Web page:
3) Use the BC button on the right hand control switch to scroll through the four test screens.  Stop when '03' is displayed and then press the reset button.  WARNING:  Watch the screen carefully at this point!  As soon as you press 'reset', look for the very first number displayed.  This is the current MPG calibration factor but it's only displayed for a second before the number starts to count up.  The OEM setting is usually 1000 (no calibration) but it might not be and you may wish to return to the original number if you're not happy with the results of this exercise.  The number will begin to scroll, starting with the current setting, up to 1250.  It will then begin again at 750 and continue up.  When this number reaches the number closest to the number that you remembered from step 1), press the reset button again. That will reset the calibration factor for your display.

The other three test screens will not do anything.


Is there any way to adjust the handlebars on the LT?
Yes and thanks to Vic Agresti for the following procedure:

These are written for someone that has not previously worked on the bike. For others, some the early steps will be obvious.

If practical, combine this work with another project to save your labor. Donít force anything. If a piece wonít come off with a gentle tug, you probably missed a screw, or something similar. Have a feeler gage available that allows multiple thicknesses to be combined. Keep track of the screws used for each piece.

1. Set bike on center stand, point the front wheel straight ahead, and measure the distance from the floor to the top of each handle bar end. Repeat until both measurements are the same. Youíll want this later for comparison, to see how much you have raised the bars.

2. Remove front turn-signal housings.

3. Remove adjustable (swivel) ďwingletsĒ (held on via 3 screws). This will simplify fairing removal and reinstall.

4. Remove the two screws from the 4" x 6" colored plastic trim between the seat and oddments box. Slide out and remove.

5. Remove bumper guard assemblies.

6. Remove upper fairings. The middle top of each fairing has a tab (at oddments box location) that inserts straight-down into a slot along the top ridge. Lift it straight up. (On re-install, make sure this tab is properly inserted into that slot.) Also, each side has a push-fit pin into a rubber grommet where your knees go. Pull the fairing straight out to disengage pin. (To re-install, apply a small amount of grease or Vaseline on the pin, align the pin with the hole, and push it in. It wonít seat all the way in -- thatís OK.)

7. Remove screws from around the radio/CD/oddments box assembly. Slide assembly to rear several inches, being careful not to damage the wiring harnesses. (On re-install, make sure the large gasket around the fuel cap area is properly positioned, before inserting screws.)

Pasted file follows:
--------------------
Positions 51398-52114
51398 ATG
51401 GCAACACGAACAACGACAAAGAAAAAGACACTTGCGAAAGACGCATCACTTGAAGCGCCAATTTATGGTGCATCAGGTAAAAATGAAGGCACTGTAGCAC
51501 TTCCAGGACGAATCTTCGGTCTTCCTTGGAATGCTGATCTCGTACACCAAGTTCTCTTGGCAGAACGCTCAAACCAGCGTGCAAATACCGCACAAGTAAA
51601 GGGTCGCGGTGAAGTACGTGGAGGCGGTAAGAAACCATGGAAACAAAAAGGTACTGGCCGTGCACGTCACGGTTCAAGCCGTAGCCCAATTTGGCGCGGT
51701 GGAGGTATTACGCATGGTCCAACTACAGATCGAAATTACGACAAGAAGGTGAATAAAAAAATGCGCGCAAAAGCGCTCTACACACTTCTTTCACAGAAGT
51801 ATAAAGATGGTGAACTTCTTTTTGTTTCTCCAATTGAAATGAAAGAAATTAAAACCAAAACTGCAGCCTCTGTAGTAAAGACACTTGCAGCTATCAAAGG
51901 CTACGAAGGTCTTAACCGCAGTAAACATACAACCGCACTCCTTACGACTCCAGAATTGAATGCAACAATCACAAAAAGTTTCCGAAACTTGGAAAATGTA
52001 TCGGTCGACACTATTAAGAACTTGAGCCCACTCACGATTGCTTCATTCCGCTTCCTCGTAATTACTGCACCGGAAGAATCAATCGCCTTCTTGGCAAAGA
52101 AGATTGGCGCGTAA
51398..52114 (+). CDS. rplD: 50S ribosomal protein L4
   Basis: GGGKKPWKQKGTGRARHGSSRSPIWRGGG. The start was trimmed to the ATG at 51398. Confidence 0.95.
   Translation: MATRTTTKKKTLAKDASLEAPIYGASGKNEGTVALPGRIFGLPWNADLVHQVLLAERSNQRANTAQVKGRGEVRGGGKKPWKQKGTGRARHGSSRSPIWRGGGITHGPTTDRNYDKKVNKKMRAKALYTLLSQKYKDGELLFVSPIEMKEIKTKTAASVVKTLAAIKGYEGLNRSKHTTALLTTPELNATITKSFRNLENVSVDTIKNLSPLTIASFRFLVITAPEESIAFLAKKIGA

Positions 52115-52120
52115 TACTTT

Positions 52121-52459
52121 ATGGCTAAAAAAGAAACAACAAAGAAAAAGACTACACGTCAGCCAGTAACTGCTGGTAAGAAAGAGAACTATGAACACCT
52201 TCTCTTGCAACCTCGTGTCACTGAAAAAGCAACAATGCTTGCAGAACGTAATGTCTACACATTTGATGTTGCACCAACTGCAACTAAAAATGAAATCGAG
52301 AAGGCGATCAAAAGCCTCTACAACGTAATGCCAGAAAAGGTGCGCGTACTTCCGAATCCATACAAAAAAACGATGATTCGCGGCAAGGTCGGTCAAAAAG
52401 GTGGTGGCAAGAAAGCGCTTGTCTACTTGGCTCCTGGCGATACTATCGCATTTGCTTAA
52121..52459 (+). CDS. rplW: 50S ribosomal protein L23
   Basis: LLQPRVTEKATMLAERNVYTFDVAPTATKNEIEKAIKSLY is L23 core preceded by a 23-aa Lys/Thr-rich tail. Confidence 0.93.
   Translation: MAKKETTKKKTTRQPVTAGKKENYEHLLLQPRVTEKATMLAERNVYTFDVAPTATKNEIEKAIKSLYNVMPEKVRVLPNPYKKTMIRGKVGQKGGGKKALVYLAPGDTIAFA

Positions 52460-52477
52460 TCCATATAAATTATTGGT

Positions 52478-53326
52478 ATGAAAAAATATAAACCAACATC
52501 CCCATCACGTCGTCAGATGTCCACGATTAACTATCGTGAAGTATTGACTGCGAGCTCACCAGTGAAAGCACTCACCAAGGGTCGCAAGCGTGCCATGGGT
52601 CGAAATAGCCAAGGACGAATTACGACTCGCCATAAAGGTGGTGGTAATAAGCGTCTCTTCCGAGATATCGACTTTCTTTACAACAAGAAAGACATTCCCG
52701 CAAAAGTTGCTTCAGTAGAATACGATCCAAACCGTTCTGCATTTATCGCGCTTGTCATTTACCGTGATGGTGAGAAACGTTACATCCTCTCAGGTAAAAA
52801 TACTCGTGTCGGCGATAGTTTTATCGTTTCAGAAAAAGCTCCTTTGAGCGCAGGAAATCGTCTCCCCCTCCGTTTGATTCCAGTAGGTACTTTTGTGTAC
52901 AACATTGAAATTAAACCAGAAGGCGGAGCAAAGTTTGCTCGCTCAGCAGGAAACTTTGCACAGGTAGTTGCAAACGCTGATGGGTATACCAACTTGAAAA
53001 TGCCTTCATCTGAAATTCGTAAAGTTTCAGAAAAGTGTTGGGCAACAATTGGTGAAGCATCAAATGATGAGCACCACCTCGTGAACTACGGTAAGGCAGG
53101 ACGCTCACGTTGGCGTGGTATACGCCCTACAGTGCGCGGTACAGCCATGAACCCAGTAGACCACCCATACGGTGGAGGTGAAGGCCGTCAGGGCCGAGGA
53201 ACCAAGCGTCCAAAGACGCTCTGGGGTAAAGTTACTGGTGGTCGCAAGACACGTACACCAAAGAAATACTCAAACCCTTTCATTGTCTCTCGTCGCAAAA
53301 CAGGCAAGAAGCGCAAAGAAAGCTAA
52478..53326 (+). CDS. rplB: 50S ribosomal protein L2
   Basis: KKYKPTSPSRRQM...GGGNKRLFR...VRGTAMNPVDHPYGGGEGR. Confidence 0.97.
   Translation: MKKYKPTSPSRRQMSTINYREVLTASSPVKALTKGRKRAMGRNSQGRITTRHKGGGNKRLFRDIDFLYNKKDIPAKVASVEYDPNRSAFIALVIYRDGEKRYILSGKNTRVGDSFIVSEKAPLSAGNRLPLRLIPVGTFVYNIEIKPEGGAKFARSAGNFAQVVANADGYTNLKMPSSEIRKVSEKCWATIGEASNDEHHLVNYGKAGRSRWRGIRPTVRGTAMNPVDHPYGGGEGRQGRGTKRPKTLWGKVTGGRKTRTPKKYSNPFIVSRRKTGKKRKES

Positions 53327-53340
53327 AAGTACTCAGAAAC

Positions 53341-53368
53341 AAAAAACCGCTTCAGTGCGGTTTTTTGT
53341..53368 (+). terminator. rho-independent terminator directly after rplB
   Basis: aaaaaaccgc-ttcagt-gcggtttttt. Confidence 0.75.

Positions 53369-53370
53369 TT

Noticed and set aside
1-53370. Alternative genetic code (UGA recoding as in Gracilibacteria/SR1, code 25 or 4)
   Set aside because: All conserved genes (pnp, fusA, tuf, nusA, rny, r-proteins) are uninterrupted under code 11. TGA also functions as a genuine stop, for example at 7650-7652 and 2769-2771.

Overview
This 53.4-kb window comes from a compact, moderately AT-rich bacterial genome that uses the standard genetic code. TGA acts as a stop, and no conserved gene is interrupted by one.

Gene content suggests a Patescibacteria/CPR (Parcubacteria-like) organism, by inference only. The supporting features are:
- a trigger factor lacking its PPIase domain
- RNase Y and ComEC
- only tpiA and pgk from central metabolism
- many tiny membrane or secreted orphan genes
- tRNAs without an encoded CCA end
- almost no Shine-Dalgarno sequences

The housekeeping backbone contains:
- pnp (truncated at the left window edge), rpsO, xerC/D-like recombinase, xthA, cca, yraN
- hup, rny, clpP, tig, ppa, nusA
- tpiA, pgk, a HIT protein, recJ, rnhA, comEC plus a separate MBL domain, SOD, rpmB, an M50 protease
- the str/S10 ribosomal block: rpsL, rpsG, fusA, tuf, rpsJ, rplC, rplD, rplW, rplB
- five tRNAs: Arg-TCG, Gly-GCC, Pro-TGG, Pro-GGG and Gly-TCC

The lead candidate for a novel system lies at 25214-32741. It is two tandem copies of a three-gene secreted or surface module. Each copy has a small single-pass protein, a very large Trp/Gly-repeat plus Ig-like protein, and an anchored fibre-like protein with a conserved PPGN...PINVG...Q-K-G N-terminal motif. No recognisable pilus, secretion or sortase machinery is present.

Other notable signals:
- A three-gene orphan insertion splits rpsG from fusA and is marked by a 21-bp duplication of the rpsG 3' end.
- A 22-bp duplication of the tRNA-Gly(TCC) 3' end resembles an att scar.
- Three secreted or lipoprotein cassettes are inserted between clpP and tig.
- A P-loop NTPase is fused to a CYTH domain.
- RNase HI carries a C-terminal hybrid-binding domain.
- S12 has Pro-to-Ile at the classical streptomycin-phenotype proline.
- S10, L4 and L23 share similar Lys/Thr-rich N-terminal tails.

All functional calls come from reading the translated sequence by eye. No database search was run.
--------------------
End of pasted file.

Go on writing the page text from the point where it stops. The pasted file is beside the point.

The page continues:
8. Remove two screws from each handle-bar top cap trim and remove. Access is from the bottom using a small Allen wrench. Insert the long and short screws into the top caps where they came out before setting the trim aside so you donít misplace anything.

9. Remove the 4 screws from ignition key shroud plastic trim using a #3 Phillips screwdriver. (Thatís larger than normal.) Pry up gently by hand, one side first, and lift off. Turn handlebars to improve access.

10. Loosen the 4 bolts on the handlebar clamps, but not so much that the bar slips down.

11. Remove one bar clamp only. Use a dry brush to clean the grooved part of the handle bar. Apply Locktite to each bolt and reassemble. Repeat the same step on other clamp. Tighten only so much that the bar can be moved up and down, but stays in position when released. This will allow you to adjust the height to your liking.

12. Center the handlebar exactly between the clamps, using the bar grooves as markers. Otherwise, the bar top trim wonít fit properly. Sit on the bike and position the handlebars to fit YOU. Take your time and make sure it is right and that you are comfortable with the controls, mirrors, etc., at the new height. Measure distance from floor to handlebar tips and note the new height. (Simply as a point of reference, Iím 6í 4Ē and raised my handlebar tips a total of 1 ĺĒ and that seems just right for me.)

13. Slightly tighten one clamp to temporarily hold it in place, and re-check bar end height and bar-centering to make sure it didnít move. If you set the bar over a certain height [somewhere around 44" off floor], the top bar trim may not fit properly. Just to be sure, temporarily install the ignition key shroud and bar top trim before final tightening, to make sure the trim will fit.

14. According to the service manual, tighten the handlebar bolts on one clamp, using combinations of feeler gages under each side of the clamp. The goal is an almost identical gap on each side of a given clamp. Repair manual says torque these bolts to 21 nm. Repeat for the other clamp. The feeler gauge approach may sound unnecessary, but BMWís reasoning is that uneven tightening could stretch one side of a bolt more than the other side of that bolt, if the underside of a bolt head didn't contact the clamp face uniformly. This could weaken both bolts, and in a worst case scenario, lead to bolt failure. It could also weaken the aluminum clamp for the same reason.

15. Reverse from step 9 to 2 to reassemble.


How can I connect my Street Pilot III to the BMW (J&M) ComSystem?
The BMW kit includes the "plug-in" wiring harness -- no cut-and-pasting of wires -- along with the dash bracket and the remote antenna. AFAIK, you can't get the factory harness without the bracket (someone please correct me if I'm wrong).

You don't need the BMW harness, it's just handier.  If you want to do it "cheap," you need (i) a Garmin power cord (you can buy a car adapter from someone like TVNAV and cut off the cigarette lighter end), (ii) a 2.5mm plug (Radio Shack) and (iii) wire. Your choice as to whether you want to buy the remote antenna or to use the external antenna that comes with the SPIII -- if you're not using the BMW dash mount, you won't want/need the remote antenna anyway.  And don't be tempted to cut off the cigarette adapter that comes with the SPIII -- you'll want to use the SPIII in your cage once in a while.

Under the left side of the radio "stingray," among the various ComSystem cables/connectors, there should be a three-wire connector, with orange, white and blue wires.  Orange is +12V power, Blue is ground and White is audio input.  You basically cut off the ComSystem connector and hook up the Garmin cable's red (12V) and black (ground) wires, then connect the white wire to the tip of the 2.5mm plug. Do NOT connect the 2.5mm plug's ground (bottom) conductor to anything -- the audio line grounds through the Garmin power cord ground, and hooking up the audio ground will create a horrid feedback loop.  DAMHIK

One suggestion: If you "do it yourself" be sure to put quick-disconnects in the lines, or you'll have to cut/redo the wires every time you take the radio stingray off (like to change the air filter).  Or just buy the BMW harness

Thanks to Mark Neblett, Fairfax, VA

Does anyone make driver floorboards for the LT?
Yes.  A company called Ilium Works  You can read a great deal about them here.

 
For the best viewing experience please update your browser to Google Chrome